I've been making laundry soap for a decade. It's cheaper than store-bought eco-friendly options and works just as well. I make this recipe once a month:

Liquid laundry soap recipe

Preparation time: 10 minutes or less
Yield: seven litres
Shelf life: six months

Ingredients:

7 L (28 cups) hot water
250 ml (1 cup) baking soda
250 ml (1 cup) liquid castile soap
80 ml (1/3 cup) salt

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Dark earth could herald a bright future for agriculture and climate

Science Matters | July 7, 2016 | 8 comments
Photo: Dark earth could herald a bright future for agriculture and climate

(Credit: Eden Graham via Flickr)

By David Suzuki with contributions from David Suzuki Foundation Senior Editor Ian Hanington.

Feeding more than seven billion people with minimal environmental and climate impacts is no small feat. That parts of the world are plagued by obesity while starvation is rampant elsewhere shows part of the problem revolves around distribution and social equity. But agricultural methods pose some of the biggest challenges.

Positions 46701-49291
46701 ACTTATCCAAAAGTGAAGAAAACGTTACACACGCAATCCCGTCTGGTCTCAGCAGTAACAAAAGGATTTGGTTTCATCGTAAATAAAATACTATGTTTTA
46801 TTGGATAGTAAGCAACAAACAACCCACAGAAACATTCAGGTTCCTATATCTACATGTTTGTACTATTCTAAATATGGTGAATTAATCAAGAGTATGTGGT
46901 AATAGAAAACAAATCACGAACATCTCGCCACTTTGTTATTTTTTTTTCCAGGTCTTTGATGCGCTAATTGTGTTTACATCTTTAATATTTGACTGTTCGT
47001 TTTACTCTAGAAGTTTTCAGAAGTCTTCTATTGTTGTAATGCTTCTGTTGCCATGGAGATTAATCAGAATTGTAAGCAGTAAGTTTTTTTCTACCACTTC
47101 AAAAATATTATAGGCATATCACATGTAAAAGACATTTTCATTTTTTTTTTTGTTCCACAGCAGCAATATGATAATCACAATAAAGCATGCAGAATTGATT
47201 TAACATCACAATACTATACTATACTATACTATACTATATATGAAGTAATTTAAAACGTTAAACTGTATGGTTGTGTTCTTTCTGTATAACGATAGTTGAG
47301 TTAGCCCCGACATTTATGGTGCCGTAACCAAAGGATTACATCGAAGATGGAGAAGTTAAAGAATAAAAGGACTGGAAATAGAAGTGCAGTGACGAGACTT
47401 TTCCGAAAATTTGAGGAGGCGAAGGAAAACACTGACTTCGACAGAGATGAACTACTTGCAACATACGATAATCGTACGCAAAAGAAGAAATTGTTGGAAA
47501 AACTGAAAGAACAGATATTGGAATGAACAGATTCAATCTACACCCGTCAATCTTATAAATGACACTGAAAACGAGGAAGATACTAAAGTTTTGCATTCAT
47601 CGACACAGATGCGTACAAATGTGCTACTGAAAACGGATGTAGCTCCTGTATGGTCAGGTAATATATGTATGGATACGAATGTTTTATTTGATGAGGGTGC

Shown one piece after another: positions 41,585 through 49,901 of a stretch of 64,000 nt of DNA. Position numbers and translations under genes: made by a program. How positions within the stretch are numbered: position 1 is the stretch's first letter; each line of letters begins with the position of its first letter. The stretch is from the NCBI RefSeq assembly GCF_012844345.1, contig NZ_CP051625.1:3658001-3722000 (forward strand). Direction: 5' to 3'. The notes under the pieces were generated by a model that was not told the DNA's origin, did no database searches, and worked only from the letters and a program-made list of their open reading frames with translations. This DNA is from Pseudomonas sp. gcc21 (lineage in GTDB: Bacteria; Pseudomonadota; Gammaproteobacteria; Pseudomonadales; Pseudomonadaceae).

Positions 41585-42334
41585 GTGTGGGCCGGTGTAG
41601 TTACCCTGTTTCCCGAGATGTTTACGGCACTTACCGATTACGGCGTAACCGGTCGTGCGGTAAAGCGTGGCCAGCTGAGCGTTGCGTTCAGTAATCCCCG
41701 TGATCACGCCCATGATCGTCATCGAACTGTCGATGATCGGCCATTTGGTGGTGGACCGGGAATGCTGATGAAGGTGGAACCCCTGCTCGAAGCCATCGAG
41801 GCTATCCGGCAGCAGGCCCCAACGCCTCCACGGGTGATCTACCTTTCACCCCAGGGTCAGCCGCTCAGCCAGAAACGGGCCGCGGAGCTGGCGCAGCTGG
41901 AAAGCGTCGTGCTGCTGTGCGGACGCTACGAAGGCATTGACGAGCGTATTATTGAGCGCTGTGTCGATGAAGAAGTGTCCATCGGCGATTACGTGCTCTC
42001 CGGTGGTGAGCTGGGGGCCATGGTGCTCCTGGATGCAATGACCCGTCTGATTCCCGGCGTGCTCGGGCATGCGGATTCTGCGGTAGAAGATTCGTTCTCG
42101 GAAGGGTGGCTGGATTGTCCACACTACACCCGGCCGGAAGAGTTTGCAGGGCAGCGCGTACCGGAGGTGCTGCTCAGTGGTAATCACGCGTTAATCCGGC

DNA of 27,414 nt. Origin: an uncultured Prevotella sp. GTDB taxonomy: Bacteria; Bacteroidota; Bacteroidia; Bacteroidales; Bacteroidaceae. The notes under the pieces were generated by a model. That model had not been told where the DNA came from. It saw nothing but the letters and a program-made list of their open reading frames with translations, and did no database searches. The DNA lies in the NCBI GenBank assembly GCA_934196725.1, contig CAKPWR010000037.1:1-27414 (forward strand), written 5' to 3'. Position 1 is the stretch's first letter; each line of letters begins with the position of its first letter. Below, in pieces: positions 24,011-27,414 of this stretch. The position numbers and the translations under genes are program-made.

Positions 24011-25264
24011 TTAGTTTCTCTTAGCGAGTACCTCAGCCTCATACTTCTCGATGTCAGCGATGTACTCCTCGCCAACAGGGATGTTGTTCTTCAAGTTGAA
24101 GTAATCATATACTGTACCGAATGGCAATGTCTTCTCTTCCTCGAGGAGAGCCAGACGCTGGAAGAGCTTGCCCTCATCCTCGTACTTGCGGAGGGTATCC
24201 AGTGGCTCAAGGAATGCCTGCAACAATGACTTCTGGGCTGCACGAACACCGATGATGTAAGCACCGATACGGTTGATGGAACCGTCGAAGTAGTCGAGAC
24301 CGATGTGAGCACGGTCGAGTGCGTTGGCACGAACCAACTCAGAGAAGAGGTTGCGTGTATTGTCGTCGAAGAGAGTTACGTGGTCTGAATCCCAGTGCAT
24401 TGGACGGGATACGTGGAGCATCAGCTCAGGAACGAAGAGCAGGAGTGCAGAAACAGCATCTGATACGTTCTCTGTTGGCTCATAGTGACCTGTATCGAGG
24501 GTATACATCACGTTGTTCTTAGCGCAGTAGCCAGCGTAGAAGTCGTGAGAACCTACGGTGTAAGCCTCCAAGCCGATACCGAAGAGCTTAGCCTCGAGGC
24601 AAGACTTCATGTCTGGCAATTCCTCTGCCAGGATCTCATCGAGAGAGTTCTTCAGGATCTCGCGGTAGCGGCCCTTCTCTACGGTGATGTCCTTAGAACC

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How to treat a mosquito bite

Queen of Green | July 6, 2016 | 7 comments
Photo: How to treat a mosquito bite

Get quick itch relief from a few familiar ingredients you have in your pantry: baking soda, vinegar and Epsom salts. (Photo credit: Nicole Bridger)

To prevent being "treeprived," you grab yourself some Vitamin "N" and end up with a mosquito bite. (Living in Canada, we're fortunate an annoying itch is likely all we'll get...)

This shows:

  1. You need to brush up on mosquito bite prevention techniques.
  2. You taste better. (One study shows skeeters find blood type O more enticing than A.)
  3. You're an animal.

I brush up on mosquito bite remedies every spring or summer I travel to Alberta to visit family and friends. (In Vancouver many people don't even have screens on windows!)

Get quick itch relief from a few familiar ingredients you have in your pantry: